The resurrection of a rundown 7-bedroom, 19th-century beauty
Concerned about a derelict eyesore across the street, a Philadelphia couple buys it and restores it. But it wasn’t easy or cheap to do.
The New York Times
For 12 years, Nicole Juday and her family lived across the street from a derelict 19th-century house in Philadelphia that was the despair of the neighborhood.
It wasn’t abandoned, but it may as well have been. A fire had destroyed much of the second floor, and raccoons were living in the attic. In the backyard was the marshy remains of what had once been a swimming pool, a cesspool that parents worried their children might fall into.
As for Juday, she thought the house would be turned into a residential mental-health center, like so many of the other large homes in the area, or that a developer would buy it and raze it, putting up a concrete-block apartment tower.
“More than wanting to save the house,” she says, “I wanted to save the neighborhood.”
So in 2010, she and her husband bought the seven-bedroom house and all of its contents from the elderly owner for $125,000.
Even at that price, it was no bargain. “I think the house was possibly condemnable,” says Juday, 43.
It took another $400,000 and thousands of hours of labor to make it habitable.
That included rebuilding it from the studs out, with new wiring, plumbing, roofing and plaster, and installing historically accurate windows and millwork.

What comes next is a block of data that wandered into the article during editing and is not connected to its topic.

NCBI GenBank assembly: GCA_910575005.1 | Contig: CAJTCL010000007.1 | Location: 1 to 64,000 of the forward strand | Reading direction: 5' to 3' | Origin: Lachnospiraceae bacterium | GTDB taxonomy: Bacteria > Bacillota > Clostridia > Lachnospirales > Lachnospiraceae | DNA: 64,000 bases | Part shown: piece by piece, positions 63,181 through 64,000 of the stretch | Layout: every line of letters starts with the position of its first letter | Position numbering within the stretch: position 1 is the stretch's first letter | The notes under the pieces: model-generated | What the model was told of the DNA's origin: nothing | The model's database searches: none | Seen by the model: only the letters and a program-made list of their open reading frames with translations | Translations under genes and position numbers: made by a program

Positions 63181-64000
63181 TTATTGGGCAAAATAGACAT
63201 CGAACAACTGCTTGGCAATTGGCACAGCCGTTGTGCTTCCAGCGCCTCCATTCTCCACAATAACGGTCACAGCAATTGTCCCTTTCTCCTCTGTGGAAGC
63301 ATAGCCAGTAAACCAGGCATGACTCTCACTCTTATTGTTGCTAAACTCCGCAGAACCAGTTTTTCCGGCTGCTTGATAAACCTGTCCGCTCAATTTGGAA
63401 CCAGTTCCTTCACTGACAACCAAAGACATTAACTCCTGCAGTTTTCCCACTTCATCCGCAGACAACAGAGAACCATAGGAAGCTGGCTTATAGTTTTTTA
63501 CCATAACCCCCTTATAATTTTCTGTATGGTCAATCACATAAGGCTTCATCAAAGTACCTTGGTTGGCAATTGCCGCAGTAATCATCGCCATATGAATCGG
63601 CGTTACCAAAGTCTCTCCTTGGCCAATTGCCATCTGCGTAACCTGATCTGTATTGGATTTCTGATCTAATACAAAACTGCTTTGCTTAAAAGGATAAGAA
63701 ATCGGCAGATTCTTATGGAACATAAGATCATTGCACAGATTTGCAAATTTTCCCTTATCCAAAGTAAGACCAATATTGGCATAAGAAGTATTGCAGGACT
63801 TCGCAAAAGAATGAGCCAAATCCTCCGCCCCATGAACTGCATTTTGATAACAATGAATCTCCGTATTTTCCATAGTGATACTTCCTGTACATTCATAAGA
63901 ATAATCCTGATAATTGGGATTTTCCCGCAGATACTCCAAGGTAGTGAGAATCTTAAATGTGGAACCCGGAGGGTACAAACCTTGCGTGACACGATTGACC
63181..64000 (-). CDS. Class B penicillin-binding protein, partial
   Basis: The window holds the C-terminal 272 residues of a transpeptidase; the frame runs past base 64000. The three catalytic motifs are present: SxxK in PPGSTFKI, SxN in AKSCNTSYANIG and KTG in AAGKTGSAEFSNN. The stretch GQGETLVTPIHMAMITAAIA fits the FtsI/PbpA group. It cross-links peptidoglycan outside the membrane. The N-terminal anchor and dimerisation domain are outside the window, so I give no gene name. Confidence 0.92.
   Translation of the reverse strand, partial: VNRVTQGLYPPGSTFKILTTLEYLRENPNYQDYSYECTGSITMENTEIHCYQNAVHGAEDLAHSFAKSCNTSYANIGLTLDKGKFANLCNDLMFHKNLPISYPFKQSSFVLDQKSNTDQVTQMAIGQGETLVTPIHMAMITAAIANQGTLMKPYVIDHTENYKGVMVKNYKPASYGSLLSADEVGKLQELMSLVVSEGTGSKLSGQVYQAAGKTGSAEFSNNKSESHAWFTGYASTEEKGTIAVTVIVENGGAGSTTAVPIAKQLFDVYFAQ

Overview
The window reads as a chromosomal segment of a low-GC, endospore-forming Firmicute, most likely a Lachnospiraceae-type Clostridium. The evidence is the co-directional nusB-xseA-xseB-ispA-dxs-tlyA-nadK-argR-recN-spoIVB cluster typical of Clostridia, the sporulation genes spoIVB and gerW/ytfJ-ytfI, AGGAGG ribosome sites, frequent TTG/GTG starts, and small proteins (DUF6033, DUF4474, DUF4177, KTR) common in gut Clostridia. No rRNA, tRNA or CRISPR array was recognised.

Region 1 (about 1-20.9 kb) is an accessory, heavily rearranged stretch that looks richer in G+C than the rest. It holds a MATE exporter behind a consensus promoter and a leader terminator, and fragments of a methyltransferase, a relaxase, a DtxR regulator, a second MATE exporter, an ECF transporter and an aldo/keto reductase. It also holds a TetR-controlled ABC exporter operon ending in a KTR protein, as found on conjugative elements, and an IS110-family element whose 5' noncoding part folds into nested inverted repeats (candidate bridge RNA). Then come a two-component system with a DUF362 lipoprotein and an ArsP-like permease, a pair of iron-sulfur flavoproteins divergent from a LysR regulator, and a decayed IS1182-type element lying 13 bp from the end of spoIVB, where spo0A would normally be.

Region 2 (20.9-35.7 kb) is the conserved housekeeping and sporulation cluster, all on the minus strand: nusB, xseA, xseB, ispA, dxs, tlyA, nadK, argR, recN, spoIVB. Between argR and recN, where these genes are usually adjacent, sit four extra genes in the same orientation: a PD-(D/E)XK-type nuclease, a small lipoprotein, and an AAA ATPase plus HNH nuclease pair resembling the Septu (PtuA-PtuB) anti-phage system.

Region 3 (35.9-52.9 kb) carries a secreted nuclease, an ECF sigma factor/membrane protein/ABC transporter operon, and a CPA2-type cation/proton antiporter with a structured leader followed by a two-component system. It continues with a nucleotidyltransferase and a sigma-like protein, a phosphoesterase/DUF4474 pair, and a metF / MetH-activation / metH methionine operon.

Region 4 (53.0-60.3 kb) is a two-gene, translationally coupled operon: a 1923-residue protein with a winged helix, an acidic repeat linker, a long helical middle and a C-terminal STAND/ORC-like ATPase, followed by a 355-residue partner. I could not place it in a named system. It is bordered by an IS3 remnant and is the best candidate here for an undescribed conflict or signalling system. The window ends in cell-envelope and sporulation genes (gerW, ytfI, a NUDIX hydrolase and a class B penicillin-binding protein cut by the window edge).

Beams were added to shore up the structure, and the brick exterior was repointed. The swimming pool was filled in, and an old caved-in Chevy was hauled out of the side yard.
Then, a year ago, about halfway through the renovation, Juday’s husband moved out. She has since finished the renovation on her own.
Juday’s mother, Lisa Montserat, now occupies a suite on the second floor, and Juday’s daughter, Rive, 17, and son, Asa, 14, have their own rooms, which they decorated themselves.
Throughout the rest of the house, though, Juday’s eclectic taste is on display. In general, she says, she prefers modern design, but she doesn’t like ultramodern style in an older home. “If something doesn’t have patina and you’re putting it into a place that has a lot of patina,” she says, “it can look too anachronistic.”
On the other hand, she says, “We’re not trying to reinterpret some kind of golden age of anything here.”
She tried to salvage what she could. The round table that sits in the entry hall she found broken in the house, but a local furniture maker refurbished it and covered the top with sheets of zinc punctuated by rivets.
The 19th-century dining chairs also came with the house, although one had been thrown out a window and was in pieces on the ground. Juday had the chairs restored and reupholstered in vintage Scalamandré fabric.
The wall dividing the kitchen and the old butler’s pantry was removed to create a larger space.
New appliances were installed, the original cupboards were restored and rearranged, and the original brick chimney was exposed, creating a textured backdrop for the butcher-block island and a rack of hanging pots.
What has such an extensive renovation and the accompanying upheaval taught her?
Most of all, Juday says, she has learned to trust herself.
These days, “I don’t overthink things,” she says. “Usually I go with my first instinct.”